Creeping silently, the warriors emerged from the cover of the trees and made their way toward the fort. Minutes later the fort’s guards were surrounded by semi-naked men, their faces concealed by bushy beards, their bodies covered in tattoos. Some guards were dragged from their posts while others were dispatched with long spears. The warriors then surged over the wall and plundered and laid waste to the town beyond, leaving a trail of death and destruction. Once again, the Picts’ guerrilla tactics had caught their enemies by surprise. At least this is what the Romans, who occupied much of Britain from A.D. 43 to 409, would have the world believe. Given the name Picti— meaning “painted ones” in Latin— these people inhabiting northern Britain stood up to the Roman legions and, against all odds, prevented them from seizing their land.
The Picts emerged some 1,700 years ago in what is now northeastern Scotland—known in some sources as Pictavia, or Pictland—and left virtually no written records of their own and very few traces on the landscape they once inhabited. The handful of Pictish dwellings that have been discovered suggest they were a thinly spread population of farmers living in simple turf-walled houses, not the ferocious barbarians the Romans portrayed.
Believed to have descended from Iron Age Celtic tribes, the Picts were culturally and linguistically distinct from their neighbors, the Gaels, who inhabited what is now western Scotland, and the Britons, in what is now southern Scotland. The formation of their identity as a distinct group was likely accelerated by the presence of the Romans. This may have forced fragmented tribal groups to organize and cooperate with each other, forming several Pictish communities that became kingdoms in the face of a common threat. By the tenth century A.D., the Picts had seemingly vanished, leaving behind only myths and standing stones inscribed with distinctive symbols. “It’s one of the enduring mysteries,” says University of Aberdeen archaeologist Gordon Noble. “Who were these fascinating people?”
Over the last 10 years, Noble, who heads the Northern Picts Project, has excavated Pictish settlements in some of the most extreme and unlikely locations in northeast Scotland. Through excavations on windswept hilltops and crumbling coastal promontories, it is becoming clear that these sites were home to a well-connected, creative, organized, and highly skilled group of people whose true story is only now being thoroughly explored. Some of the legends surrounding them, it seems, may not have been so farfetched after all.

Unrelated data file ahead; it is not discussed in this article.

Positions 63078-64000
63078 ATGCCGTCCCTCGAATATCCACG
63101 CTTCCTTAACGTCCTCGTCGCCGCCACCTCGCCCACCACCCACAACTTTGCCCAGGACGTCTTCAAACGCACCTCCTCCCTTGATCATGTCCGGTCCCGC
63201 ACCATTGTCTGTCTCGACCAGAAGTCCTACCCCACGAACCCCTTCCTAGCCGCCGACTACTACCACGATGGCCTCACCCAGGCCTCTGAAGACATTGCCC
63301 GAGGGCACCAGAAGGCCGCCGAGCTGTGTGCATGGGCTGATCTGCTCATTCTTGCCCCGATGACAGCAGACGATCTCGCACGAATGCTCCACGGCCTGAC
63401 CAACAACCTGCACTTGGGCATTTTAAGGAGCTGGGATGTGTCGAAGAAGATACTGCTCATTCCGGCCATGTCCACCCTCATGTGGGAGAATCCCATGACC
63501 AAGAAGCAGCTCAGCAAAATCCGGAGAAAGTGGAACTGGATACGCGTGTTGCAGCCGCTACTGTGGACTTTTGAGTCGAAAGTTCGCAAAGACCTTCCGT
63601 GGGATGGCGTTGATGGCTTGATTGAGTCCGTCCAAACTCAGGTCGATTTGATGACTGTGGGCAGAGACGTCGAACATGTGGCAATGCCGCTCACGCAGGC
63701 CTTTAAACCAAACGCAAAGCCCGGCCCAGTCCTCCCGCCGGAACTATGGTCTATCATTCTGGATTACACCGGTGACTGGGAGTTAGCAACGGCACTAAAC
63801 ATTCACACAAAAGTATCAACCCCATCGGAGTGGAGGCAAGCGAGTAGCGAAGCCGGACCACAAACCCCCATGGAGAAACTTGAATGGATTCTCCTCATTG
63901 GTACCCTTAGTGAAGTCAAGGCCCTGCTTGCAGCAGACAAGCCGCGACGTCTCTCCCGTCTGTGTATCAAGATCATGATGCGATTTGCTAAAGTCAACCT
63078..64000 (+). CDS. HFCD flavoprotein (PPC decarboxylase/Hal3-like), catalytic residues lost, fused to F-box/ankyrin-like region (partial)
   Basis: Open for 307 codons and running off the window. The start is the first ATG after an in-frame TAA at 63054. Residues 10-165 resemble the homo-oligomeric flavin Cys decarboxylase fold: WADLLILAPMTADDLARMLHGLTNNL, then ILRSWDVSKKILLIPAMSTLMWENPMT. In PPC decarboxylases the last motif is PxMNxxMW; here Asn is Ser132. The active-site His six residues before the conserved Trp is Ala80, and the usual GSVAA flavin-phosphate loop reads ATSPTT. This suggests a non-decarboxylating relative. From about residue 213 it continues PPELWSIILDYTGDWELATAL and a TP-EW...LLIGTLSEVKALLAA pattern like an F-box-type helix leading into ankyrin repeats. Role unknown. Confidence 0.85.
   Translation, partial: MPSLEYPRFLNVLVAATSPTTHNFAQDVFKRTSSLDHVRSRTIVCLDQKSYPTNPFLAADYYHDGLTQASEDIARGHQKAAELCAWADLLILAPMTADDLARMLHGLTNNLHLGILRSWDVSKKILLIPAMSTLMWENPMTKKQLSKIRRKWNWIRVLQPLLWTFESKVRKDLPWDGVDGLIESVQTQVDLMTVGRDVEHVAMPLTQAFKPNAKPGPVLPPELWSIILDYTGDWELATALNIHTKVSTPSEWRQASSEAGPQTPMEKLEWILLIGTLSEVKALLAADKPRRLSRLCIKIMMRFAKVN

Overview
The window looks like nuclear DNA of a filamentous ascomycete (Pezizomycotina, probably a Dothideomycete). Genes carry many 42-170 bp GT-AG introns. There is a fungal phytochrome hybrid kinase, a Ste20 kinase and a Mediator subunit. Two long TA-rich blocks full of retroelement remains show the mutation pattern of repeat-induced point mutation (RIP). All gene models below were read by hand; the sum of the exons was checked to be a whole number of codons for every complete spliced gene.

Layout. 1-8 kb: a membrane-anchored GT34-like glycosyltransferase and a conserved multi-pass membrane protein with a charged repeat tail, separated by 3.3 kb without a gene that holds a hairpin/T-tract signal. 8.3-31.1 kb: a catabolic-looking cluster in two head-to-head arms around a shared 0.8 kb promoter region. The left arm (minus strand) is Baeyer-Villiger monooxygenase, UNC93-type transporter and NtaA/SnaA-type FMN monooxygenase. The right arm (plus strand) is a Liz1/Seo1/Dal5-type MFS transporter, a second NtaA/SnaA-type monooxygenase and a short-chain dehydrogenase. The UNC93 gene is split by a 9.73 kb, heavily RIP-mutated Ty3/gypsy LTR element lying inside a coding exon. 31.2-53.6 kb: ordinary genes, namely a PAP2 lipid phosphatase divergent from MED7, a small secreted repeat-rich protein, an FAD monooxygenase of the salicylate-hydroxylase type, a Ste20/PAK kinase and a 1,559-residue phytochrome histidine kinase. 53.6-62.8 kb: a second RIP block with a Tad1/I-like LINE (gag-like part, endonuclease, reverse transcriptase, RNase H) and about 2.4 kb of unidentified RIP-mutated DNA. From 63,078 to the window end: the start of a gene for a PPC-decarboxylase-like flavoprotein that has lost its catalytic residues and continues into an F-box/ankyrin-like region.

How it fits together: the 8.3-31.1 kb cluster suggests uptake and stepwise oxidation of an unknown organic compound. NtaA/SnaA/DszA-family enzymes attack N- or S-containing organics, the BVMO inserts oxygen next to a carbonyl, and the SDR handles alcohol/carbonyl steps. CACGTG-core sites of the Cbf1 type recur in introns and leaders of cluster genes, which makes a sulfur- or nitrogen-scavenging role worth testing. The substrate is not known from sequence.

Forty miles inland from the modern city of Aberdeen, a hill known as Tap o’ Noth commands stupendous views. The snow-capped Cairngorm Mountains are resplendent to the south, and the glimmering waters of the Moray Firth are just visible to the north. Heather moorland, pockets of woodland, and rich rolling fields stretch away into the distance. Birdsong fills the air and the small village of Rhynie nestles in a sheltered pocket of farmland below. However, still air and blue skies are not the norms on this hilltop, and it would have been an even harsher environment from about the third to ninth-century A.D. when the Picts lived in this part of Scotland. “There would have been snow up here in winter,” says Noble. “It’s a crazy place to live.”
The remains of an earthwork equivalent in size to an Olympic swimming pool sit inside a 40-acre walled enclosure atop Tap o’ Noth. The enclosure had generally been assumed to have been inhabited during the Bronze (ca. 2500–800 b.c.) and early Iron Ages (800–400 b.c.), when Scotland enjoyed warmer temperatures that would have made living there an easier proposition. It was only as an afterthought, having discovered Pictish material in the valley below, that Noble and his team climbed Tap o’ Nothin 2019 to excavate the large enclosure and take a few samples for radiocarbon dating.
The charcoal samples, which Noble and his team extracted from a house platform and from the enclosure wall on the south side of the hill revealed that Tap o’ Noth had also been occupied from the third to sixth-century A.D. “I have never been so surprised by a series of radiocarbon dates,” says Noble. A lidar survey pinpointed the remnants of more than 800 house platforms, dug into the hillside and clustered closely together. If each of the huts the team identified had four or five people living in it, then it’s possible that up to 4,000 people once lived on the hill. “It was absolutely mind-blowing,” says Noble. “We just had no concept whatsoever that sites of that scale would date to the Pictish period.”
Textual evidence of the Picts during this period is sparse. The only surviving text written by Picts themselves is a ninth-century list of kings, and while Roman, Gaelic, Brittonic, and Anglo-Saxon sources all mention the Picts, their tales tend to be based on hearsay and written long after the events they describe. This lack of firsthand information has reinforced the impression that the Picts were backward people with few connections to the outside world. “These new finds are groundbreaking in terms of shifting our perception of what was happening in the late Roman and early medieval period,” says Nicholas Evans, a historian at the University of Aberdeen. “The Picts were clearly connected, and to have that many people living up there indicates they were well organized. I’m still struggling to get my head around it.”
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